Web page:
Holding a cardboard box against my face in a way that positions a smartphone two inches from my eyes, Google transforms the computer in your pocket into a virtual-reality headset. It’s something of a gimmick. But it’s also a serious attempt to create a new mass communication and entertainment medium. “Virtual reality will have an important role to play in entertainment, communications, work, and learning,” says Clay Bavor, who leads Google’s virtual-reality project. “Cardboard will be the way that we make these immersive experiences available for everyone.” Mark Zuckerberg, of Facebook, also thinks virtual reality will change the world, “the next major computing and communication platform,” a very serious claim in Silicon Valley business-speak. In 2013, Facebook spent $2 billion to acquire Oculus VR, a company developing a sophisticated virtual-reality headset called the Rift that is held to your face with a thick elasticated strap and attaches via a cable to a powerful PC. The Rift is on sale now. I am not exactly sure, but via Amazon, you can pick it up for $ 1500usd.The version that until recently was available to developers cost $350usd, and an Oculus- approved PC to power its forthcoming headset cost around $950usd. Facebook has also collaborated with Samsung on a $99usd headset called the Gear VR, which can use some Samsung smartphones as a screen, and boasted that it will widen virtual reality’s audience this way.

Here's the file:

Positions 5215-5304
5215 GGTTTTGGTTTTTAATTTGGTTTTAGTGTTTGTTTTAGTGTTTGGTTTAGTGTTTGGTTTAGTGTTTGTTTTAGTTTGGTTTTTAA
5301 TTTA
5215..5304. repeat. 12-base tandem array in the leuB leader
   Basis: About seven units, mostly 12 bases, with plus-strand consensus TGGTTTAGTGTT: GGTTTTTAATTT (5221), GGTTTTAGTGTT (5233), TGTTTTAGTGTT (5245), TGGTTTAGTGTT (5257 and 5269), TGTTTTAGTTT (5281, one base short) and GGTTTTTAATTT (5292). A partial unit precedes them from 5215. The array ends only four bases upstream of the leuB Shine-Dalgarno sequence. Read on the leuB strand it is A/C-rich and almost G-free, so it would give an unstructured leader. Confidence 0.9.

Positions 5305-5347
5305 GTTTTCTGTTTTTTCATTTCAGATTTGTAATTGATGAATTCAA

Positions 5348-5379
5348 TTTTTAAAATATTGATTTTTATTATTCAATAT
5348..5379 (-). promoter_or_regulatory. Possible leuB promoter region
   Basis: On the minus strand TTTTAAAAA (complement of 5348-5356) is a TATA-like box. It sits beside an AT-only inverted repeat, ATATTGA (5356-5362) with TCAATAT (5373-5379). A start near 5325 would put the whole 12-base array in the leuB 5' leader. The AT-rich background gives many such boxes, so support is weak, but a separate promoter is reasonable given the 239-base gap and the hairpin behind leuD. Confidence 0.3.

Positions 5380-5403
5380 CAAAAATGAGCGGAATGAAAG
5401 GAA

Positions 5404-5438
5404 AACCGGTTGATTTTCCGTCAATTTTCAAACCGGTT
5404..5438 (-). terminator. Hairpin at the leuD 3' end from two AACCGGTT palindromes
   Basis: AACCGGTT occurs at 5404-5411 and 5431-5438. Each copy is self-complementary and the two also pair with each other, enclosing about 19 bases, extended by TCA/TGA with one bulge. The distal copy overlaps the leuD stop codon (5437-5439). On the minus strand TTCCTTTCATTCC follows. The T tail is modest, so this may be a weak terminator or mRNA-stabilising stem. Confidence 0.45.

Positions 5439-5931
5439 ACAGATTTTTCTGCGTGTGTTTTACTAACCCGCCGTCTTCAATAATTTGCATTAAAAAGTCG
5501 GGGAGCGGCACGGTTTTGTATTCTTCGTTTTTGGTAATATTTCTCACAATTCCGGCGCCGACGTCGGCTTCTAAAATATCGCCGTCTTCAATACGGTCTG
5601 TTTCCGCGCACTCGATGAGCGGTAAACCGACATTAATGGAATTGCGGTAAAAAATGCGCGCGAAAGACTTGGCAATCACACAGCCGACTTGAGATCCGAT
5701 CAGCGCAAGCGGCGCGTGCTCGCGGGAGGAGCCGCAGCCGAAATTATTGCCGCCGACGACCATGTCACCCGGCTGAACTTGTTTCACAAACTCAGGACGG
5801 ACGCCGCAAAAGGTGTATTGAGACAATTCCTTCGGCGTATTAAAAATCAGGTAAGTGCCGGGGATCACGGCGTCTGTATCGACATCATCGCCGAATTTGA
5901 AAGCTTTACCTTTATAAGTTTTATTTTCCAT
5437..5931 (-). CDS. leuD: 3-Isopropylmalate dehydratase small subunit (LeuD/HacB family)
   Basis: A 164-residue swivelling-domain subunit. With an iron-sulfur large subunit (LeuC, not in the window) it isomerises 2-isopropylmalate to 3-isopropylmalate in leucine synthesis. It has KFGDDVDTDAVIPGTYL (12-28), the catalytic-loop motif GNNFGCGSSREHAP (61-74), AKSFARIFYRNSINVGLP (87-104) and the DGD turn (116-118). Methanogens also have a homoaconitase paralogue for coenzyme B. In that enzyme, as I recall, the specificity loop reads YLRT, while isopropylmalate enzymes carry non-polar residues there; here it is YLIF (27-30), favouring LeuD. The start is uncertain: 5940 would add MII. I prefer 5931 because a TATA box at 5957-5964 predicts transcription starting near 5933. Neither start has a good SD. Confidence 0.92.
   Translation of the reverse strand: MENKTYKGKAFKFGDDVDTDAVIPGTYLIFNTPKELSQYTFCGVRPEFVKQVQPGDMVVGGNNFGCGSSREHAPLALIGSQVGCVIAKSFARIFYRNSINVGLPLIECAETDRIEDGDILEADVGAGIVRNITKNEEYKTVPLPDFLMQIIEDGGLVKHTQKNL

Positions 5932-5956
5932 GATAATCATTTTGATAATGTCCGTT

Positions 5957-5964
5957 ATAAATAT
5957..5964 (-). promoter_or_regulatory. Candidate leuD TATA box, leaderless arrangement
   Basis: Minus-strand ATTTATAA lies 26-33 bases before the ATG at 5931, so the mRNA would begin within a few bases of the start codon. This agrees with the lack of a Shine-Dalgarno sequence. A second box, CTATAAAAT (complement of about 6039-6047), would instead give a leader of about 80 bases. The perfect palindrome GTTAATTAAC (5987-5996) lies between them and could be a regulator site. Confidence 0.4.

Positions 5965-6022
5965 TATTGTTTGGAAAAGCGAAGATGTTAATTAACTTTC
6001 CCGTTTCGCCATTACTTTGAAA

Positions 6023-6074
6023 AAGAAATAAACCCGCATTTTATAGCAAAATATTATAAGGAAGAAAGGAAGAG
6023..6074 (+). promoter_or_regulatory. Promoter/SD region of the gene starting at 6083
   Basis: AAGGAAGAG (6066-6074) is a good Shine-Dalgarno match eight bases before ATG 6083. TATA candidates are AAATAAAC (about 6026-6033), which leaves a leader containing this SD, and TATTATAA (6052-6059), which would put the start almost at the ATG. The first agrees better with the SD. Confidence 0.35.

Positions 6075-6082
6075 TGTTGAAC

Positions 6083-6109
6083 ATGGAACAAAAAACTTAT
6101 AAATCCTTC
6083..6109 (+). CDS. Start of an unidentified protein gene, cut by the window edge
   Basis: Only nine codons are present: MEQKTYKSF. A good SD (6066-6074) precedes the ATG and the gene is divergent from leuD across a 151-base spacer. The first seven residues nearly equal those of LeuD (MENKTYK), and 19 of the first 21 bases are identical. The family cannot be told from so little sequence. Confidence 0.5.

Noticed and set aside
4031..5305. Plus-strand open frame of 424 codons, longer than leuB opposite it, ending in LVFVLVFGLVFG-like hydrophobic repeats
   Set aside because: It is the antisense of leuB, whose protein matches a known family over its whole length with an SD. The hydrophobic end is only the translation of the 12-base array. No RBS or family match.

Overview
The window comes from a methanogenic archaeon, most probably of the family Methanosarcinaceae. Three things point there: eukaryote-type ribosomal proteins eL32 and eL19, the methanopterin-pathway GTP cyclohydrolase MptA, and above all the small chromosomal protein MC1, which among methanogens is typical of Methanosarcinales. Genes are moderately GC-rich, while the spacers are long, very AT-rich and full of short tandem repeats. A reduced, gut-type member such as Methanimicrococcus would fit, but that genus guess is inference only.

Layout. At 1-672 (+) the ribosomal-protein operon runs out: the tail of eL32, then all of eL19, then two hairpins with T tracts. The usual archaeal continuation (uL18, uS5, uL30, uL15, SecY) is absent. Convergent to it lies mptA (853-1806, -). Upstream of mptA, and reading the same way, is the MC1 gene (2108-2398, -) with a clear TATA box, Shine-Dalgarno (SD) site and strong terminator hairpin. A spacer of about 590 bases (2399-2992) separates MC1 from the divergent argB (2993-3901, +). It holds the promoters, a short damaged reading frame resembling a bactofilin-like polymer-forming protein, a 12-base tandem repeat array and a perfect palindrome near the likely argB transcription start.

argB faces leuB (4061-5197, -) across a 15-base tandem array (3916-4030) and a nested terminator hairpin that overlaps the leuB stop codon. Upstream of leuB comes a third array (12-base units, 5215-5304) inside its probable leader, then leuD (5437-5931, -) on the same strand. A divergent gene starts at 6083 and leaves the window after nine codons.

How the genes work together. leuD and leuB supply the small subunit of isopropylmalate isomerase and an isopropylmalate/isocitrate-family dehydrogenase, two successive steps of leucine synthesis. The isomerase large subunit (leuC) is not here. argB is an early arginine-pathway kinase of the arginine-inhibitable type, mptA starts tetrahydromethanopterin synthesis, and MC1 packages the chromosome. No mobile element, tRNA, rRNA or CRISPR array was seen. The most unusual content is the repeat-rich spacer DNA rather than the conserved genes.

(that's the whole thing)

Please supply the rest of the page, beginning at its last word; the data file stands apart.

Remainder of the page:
In contrast, Cardboard works with iPhones and almost any phone running Google’s Android software. Google has released the design of the Cardboard phone holder for free, and other companies sell versions for $10usd, or more if you want one in plastic, metal, or wood. Google estimates that it and other companies have sold or given away more than a million Cardboard kits. Last year the New York Times sent out over a million more to its subscribers, to promote a virtual-reality documentary on children displaced by war. Google has also begun sending Cardboard kits to schools with a special version of the app that lets a teacher take a class on a 3-D tour of a coral reef or Machu Picchu.
The future never looks brighter. Telling stories just got easier as developers push the limits on video experiences, and as filmmakers, we are given so many new and exciting options to get our content out there. One thing is for sure, however, that Imax experience continues to take your breath away, as long as those experiences are real and not from the visual effects arsenal. Take a look at the new James Bond film for example, with a world record for the biggest explosion ever. Goes to show that things never looked more real in today’s fast-moving world.
The thing that we have learned after many hours of research and development, we won’t be early adopters, however, as we’ve tried getting clients on-board, and even tried with the VR drone material. What we have found, however, is that clients do not want to take risks, they prefer a safe bet in this fast moving world of change, where advertising dollars are increasingly becoming spread thinner, as more options appear. Even though telling stories just got easier clients are harder pressed to maintain the norm in many ways, and not to step outside acceptable reality, no matter how good it looks.